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BinTrimmer: Towards Static Binary Debloating Through Abstract Interpretation

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Detection of Intrusions and Malware, and Vulnerability Assessment (DIMVA 2019)

Abstract

The increasing complexity of modern programs motivates software engineers to often rely on the support of third-party libraries. Although this practice allows application developers to achieve a compelling time-to-market, it often makes the final product bloated with conspicuous chunks of unused code. Other than making a program unnecessarily large, this dormant code could be leveraged by willful attackers to harm users. As a consequence, several techniques have been recently proposed to perform program debloating and remove (or secure) dead code from applications. However, state-of-the-art approaches are either based on unsound strategies, thus producing unreliable results, or pose too strict assumptions on the program itself.

In this work, we propose a novel abstract domain, called Signedness-Agnostic Strided Interval, which we use as the cornerstone to design a novel and sound static technique, based on abstract interpretation, to reliably perform program debloating. Throughout the paper, we detail the specifics of our approach and show its effectiveness and usefulness by implementing it in a tool, called BinTrimmer, to perform static program debloating on binaries.

Our evaluation shows that BinTrimmer can remove up to 65.6% of a library’s code and that our domain is, on average, 98% more precise than the related work.

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Notes

  1. 1.

    https://github.com/ucsb-seclab/sasi.

  2. 2.

    https://github.com/angr/claripy/blob/master/claripy.

  3. 3.

    https://sourceware.org/binutils/docs/binutils/objdump.html.

  4. 4.

    https://www.spec.org/cpu2000/.

  5. 5.

    https://www.spec.org/cpu2006/.

  6. 6.

    https://code.google.com/archive/p/range-analysis/.

  7. 7.

    http://archive.darpa.mil/cybergrandchallenge/.

  8. 8.

    https://github.com/codeplea/tinyexpr.

  9. 9.

    https://github.com/littlstar/b64.c.

  10. 10.

    http://lcamtuf.coredump.cx/afl/.

  11. 11.

    https://github.com/JonathanSalwan/ROPgadget.

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Acknowledgements

We would like to thank our reviewers for their valuable comments and input to improve our paper. This material is based on research sponsored by the Office of Naval Research under grant number N00014-17-1-2897, the NSF under Award number CNS-1704253, and the DARPA under agreement number FA8750-15-2-0084 and FA8750-19-C-0003. The U.S. Government is authorized to reproduce and distribute reprints for Governmental purposes notwithstanding any copyright notation thereon. The views and conclusions contained herein are those of the authors and should not be interpreted as necessarily representing the official policies or endorsements, either expressed or implied, of DARPA, or the U.S. Government.

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Correspondence to Nilo Redini .

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A Signedness-Agnostic Strided Interval Operations

A Signedness-Agnostic Strided Interval Operations

We provided our abstract domain with every mathematical and logical operation included in today architectures’ instruction sets. However, due to space constraints, we detail here only the or bitwise operation.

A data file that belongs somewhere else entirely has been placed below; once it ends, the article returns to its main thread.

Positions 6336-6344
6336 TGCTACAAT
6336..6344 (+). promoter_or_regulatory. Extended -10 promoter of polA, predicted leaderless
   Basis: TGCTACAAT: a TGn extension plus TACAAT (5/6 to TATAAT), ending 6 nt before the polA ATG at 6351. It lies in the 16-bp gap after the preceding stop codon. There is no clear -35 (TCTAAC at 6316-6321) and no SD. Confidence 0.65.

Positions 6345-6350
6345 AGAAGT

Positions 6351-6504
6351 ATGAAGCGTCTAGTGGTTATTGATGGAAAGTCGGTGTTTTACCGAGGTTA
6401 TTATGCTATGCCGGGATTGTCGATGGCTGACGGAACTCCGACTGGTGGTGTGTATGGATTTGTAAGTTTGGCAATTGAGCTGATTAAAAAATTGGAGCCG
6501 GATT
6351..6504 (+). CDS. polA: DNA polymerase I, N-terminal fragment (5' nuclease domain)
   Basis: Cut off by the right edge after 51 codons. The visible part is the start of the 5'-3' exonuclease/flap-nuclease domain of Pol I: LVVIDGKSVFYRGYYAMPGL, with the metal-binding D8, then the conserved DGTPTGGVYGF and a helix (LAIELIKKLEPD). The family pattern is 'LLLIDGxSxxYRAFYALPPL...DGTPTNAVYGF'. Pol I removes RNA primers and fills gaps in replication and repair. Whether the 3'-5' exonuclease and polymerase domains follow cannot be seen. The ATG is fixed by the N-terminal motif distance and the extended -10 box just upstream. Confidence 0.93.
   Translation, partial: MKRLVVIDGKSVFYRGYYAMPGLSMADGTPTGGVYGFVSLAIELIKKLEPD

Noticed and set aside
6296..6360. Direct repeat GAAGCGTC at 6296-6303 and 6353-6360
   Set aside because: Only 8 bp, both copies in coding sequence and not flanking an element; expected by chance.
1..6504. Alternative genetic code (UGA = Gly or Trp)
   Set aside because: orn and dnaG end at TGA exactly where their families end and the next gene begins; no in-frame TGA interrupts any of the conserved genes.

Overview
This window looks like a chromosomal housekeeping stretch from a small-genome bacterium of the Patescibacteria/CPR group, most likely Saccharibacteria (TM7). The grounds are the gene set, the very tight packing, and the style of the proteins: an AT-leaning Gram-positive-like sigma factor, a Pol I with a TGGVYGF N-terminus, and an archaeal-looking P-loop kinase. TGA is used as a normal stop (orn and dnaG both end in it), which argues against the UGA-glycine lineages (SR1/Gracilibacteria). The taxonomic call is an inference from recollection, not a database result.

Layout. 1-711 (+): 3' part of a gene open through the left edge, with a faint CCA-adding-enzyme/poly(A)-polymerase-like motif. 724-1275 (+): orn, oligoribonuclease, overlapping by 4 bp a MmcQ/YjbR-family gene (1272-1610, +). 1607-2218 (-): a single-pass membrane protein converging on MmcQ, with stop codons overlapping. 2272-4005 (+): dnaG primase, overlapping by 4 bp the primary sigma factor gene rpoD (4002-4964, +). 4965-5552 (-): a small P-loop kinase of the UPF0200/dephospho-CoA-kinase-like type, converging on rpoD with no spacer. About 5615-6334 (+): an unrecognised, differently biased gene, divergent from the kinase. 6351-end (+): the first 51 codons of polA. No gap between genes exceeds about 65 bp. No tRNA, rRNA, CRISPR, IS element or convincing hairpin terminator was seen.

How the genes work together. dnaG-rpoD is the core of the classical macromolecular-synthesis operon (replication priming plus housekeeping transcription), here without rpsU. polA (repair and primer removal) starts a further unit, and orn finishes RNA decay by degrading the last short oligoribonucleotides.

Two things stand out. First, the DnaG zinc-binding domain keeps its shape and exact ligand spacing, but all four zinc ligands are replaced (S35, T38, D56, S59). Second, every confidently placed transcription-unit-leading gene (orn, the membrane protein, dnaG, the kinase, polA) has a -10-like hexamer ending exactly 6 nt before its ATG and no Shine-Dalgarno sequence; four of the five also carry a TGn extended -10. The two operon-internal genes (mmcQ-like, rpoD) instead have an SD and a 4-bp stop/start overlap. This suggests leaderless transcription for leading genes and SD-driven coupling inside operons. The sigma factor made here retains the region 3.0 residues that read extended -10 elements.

figure d

1.1 A.1 Bitwise or

To define a precise and sound bitwise or operation we leverage the unsigned version of Warren’s algorithm [42], which performs the or operation on classic non-wrapping ranges of values. Given two generic SASIs \(r = s_r[a,b]w\) and \(t = s_t[c,d]w\), the algorithm used to calculate the bitwise or operation is shown in Algorithm 2.

First, we split r and t on the south poles, thus avoiding any wrapping intervals (i.e., intervals might include the values \(1^w\) and \(0^w\)). Then, for each u and v resulting from the split, we create a new SASI calculating its stride (\(s_z\)) and bounds (lb and ub) separately. For the stride, we retrieve the number of trailing zeros (function ntz) in the bit-vector representations of \(s_u\) and \(s_v\) both, and consider the minimum of them to set the stride \(s_z\) (Lines 5 and 6). In fact, as the strides \(s_u\) and \(s_v\) have t low-order bits unset, all the values represented by the SASI resulting from \(u\ |_w^{wr}\ v\) share the same t low-order bits. Therefore, the choice of a stride equal to \(2^t\) is a sound choice (line 6). The value of these t-lower bits is \( k = (e \& m) | (g \& m)\) (where \(m = (1 \ll t) - 1\)). On the other hand, the (\(w - t\)) high-order bits are handled by masking out the obtained t low-order bits and then applying unsigned version of Warren’s or algorithm to find the bounds for the SASI resulting from \(u |_w v\) (from line 9 to 11). Finally, the SASI resulting from \(r\ |_w\ t\) is obtained by applying the generalized join on the list of SASIs collected by applying the algorithm just explained. Since Warren’s algorithm employed is sound, the or operation is sound.

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Redini, N., Wang, R., Machiry, A., Shoshitaishvili, Y., Vigna, G., Kruegel, C. (2019). BinTrimmer: Towards Static Binary Debloating Through Abstract Interpretation. In: Perdisci, R., Maurice, C., Giacinto, G., Almgren, M. (eds) Detection of Intrusions and Malware, and Vulnerability Assessment. DIMVA 2019. Lecture Notes in Computer Science(), vol 11543. Springer, Cham. https://doi.org/10.1007/978-3-030-22038-9_23

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